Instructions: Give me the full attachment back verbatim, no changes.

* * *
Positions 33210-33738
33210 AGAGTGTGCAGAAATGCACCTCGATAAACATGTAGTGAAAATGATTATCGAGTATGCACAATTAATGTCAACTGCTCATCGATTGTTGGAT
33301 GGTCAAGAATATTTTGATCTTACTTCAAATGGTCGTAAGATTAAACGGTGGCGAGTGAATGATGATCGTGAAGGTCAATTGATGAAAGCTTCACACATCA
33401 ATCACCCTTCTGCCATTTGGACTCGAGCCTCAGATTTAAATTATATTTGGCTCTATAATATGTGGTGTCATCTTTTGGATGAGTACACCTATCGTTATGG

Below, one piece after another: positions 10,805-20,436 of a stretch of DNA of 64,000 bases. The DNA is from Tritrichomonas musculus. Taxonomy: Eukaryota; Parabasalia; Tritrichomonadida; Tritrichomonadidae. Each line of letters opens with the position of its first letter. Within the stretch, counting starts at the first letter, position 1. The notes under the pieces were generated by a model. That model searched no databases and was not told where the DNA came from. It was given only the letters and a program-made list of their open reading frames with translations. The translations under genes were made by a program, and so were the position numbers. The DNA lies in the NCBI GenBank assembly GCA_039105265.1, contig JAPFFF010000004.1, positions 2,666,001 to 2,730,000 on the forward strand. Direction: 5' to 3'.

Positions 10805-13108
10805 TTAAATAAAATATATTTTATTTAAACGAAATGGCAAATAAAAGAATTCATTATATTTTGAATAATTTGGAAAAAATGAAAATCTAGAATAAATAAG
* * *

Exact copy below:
Positions 33210-33738
33210 AGAGTGTGCAGAAATGCACCTCGATAAACATGTAGTGAAAATGATTATCGAGTATGCACAATTAATGTCAACTGCTCATCGATTGTTGGAT
33301 GGTCAAGAATATTTTGATCTTACTTCAAATGGTCGTAAGATTAAACGGTGGCGAGTGAATGATGATCGTGAAGGTCAATTGATGAAAGCTTCACACATCA
33401 ATCACCCTTCTGCCATTTGGACTCGAGCCTCAGATTTAAATTATATTTGGCTCTATAATATGTGGTGTCATCTTTTGGATGAGTACACCTATCGTTATGG

Below, one piece after another: positions 10,805-20,436 of a stretch of DNA of 64,000 bases. The DNA is from Tritrichomonas musculus. Taxonomy: Eukaryota; Parabasalia; Tritrichomonadida; Tritrichomonadidae. Each line of letters opens with the position of its first letter. Within the stretch, counting starts at the first letter, position 1. The notes under the pieces were generated by a model. That model searched no databases and was not told where the DNA came from. It was given only the letters and a program-made list of their open reading frames with translations. The translations under genes were made by a program, and so were the position numbers. The DNA lies in the NCBI GenBank assembly GCA_039105265.1, contig JAPFFF010000004.1, positions 2,666,001 to 2,730,000 on the forward strand. Direction: 5' to 3'.

Positions 10805-13108
10805 TTAAATAAAATATATTTTATTTAAACGAAATGGCAAATAAAAGAATTCATTATATTTTGAATAATTTGGAAAAAATGAAAATCTAGAATAAATAAG